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Nursing and Nurse Practitioners


Citations are a way of giving credit when certain material and ideas in your work come from another source. Understanding why, when and how to cite is an important part of the academic writing process. In nursing, APA 7th edition is the preferred citation style. See below for some APA basic formatting guidelines. 

Why and when to cite

It is important to cite the sources you use in your research for several reasons:

  • To be a responsible scholar by giving credit to other researchers
  • To avoid plagiarism by quoting words and ideas from other authors
  • To allow your reader to track down the sources you've used
  • To show your reader that you've done proper research

Cite when you quote, paraphrase, summarize, use data, use images, use statistics, translate a text, etc. The three common types of citations are: 

  • Direct quote: Using an author's exact words
  • Paraphrase: Rewriting someone else's ideas in your own words and structure
  • Summary: Describing key points of someone else's work in a condensed way, retaining only the essence

How to cite

Citation management tools

These softwares (ex. Zotero, Endnote, Mendeley, etc.) makes it easier to in-text citations and create bibliographies using many citation styles.

To learn more, check out the Citation management libguide.

Online resource

Explore Purdue Owl Writing Lab to learn about in-text citations and reference list formatting. 

APA Manual

APA basics

In-text citations

When using APA format, follow the author-date method of in-text citation. This means that the author's last name and the year of publication for the source should appear in the text, like, for example, (Smith, 2018). One complete reference for each source should appear in the reference list at the end of the paper.

  • Short quotation: If you are directly quoting from a work, you will need to include the author, year of publication, and page number for the reference (preceded by "p." for a single page and “pp.” for a span of multiple pages, with the page numbers separated by an en dash).
  • Long quotation: Place direct quotations that are 40 words or longer in a free-standing block of typewritten lines and omit quotation marks.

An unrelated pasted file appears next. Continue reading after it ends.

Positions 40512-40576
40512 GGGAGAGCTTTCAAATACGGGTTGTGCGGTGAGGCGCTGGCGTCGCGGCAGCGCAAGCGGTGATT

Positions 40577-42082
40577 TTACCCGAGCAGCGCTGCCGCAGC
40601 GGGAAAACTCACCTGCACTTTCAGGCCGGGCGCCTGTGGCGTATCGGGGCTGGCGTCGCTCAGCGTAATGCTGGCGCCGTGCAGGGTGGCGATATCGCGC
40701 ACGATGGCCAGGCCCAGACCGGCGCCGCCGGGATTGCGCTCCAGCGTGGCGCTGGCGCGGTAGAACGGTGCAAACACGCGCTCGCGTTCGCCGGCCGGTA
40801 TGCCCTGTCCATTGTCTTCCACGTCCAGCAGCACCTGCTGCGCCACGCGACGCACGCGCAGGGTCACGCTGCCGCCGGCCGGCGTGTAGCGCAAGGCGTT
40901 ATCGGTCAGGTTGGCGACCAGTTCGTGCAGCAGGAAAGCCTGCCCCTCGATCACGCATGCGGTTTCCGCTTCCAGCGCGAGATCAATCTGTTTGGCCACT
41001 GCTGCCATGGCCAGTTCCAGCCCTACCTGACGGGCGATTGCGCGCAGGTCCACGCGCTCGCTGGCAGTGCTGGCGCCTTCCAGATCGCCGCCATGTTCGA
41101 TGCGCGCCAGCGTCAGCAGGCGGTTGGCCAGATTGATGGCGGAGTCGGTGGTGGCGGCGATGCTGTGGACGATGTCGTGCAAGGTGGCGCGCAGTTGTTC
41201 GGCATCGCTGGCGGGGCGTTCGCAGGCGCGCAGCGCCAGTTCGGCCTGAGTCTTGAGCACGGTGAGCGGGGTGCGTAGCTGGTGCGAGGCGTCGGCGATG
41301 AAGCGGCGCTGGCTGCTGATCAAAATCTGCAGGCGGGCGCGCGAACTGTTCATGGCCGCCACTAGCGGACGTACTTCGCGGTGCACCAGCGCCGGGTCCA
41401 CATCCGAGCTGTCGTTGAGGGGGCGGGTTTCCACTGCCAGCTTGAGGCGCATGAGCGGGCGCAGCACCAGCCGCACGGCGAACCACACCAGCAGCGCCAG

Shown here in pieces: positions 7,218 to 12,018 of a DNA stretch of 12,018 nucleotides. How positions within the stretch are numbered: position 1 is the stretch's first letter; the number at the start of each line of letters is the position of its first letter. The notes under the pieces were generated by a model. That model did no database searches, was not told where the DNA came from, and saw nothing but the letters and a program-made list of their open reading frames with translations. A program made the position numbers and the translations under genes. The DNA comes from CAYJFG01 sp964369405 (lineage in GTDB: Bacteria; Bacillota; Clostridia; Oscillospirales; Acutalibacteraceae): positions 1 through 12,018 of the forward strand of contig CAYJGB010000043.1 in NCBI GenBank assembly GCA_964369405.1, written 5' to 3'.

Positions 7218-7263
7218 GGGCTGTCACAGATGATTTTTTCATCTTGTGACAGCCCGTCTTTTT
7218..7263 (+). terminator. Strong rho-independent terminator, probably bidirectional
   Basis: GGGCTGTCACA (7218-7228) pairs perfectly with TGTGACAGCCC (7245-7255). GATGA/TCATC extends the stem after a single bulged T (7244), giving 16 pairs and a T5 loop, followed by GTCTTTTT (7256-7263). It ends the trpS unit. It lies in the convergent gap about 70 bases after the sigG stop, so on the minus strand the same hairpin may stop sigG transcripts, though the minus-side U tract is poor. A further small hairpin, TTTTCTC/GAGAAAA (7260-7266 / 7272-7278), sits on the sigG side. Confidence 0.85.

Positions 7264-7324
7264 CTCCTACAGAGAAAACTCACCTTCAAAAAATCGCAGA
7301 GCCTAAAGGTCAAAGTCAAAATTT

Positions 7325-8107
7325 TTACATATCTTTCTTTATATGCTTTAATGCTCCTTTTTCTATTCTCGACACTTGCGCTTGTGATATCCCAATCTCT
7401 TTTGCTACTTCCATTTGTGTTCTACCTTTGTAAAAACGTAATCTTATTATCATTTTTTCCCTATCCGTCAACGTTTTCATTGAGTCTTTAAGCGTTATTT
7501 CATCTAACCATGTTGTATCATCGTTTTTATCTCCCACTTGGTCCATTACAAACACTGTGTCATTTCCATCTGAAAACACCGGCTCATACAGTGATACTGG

Reference List

Your references list should begin on a new page separate from the text of the essay; label this page References in bold, centered at the top of the page. All text should be double-spaced just like the rest of your essay.

Below is a list of basic formats for different types of resources. Before referencing, make sure that you have a good understanding of the source type or format. If the format you are referencing is not listed below, you can consult APA 7th edition or Purdue OWL for more details and examples.

Articles in Periodicals: 
Author, A. A., Author, B. B., & Author, C. C. (Year). Title of article. Title of Periodical, volume number(issue number), pages.

Author, A. A. (Year of publication). Title of work: Capital letter also for subtitle. Publisher Name.

Article or Chapters in an Edited Book:
Author, A. A., & Author, B. B. (Year of publication). Title of chapter. In E. E. Editor & F. F. Editor (Eds.), Title of work: Capital letter also for subtitle (pp. pages of chapter). Publisher.

Website or Piece of Online Content:
Lastname, F. M. (Year, Month Date). Title of page. Site name. URL

Article from an Online Periodical with DOI Assigned:
Lastname, F. M., & Lastname, F. M. (Year). Title of article. Title of Periodical, Vol.(Issue), page numbers. DOI

Online News Article:
Lastname, F. M. (Year, Month Date). Title of article. Title of Publication. URL

Lastname, F. M. or Name of Group (Year). Title of dataset (Version No.) [Data set]. Publisher. DOI or URL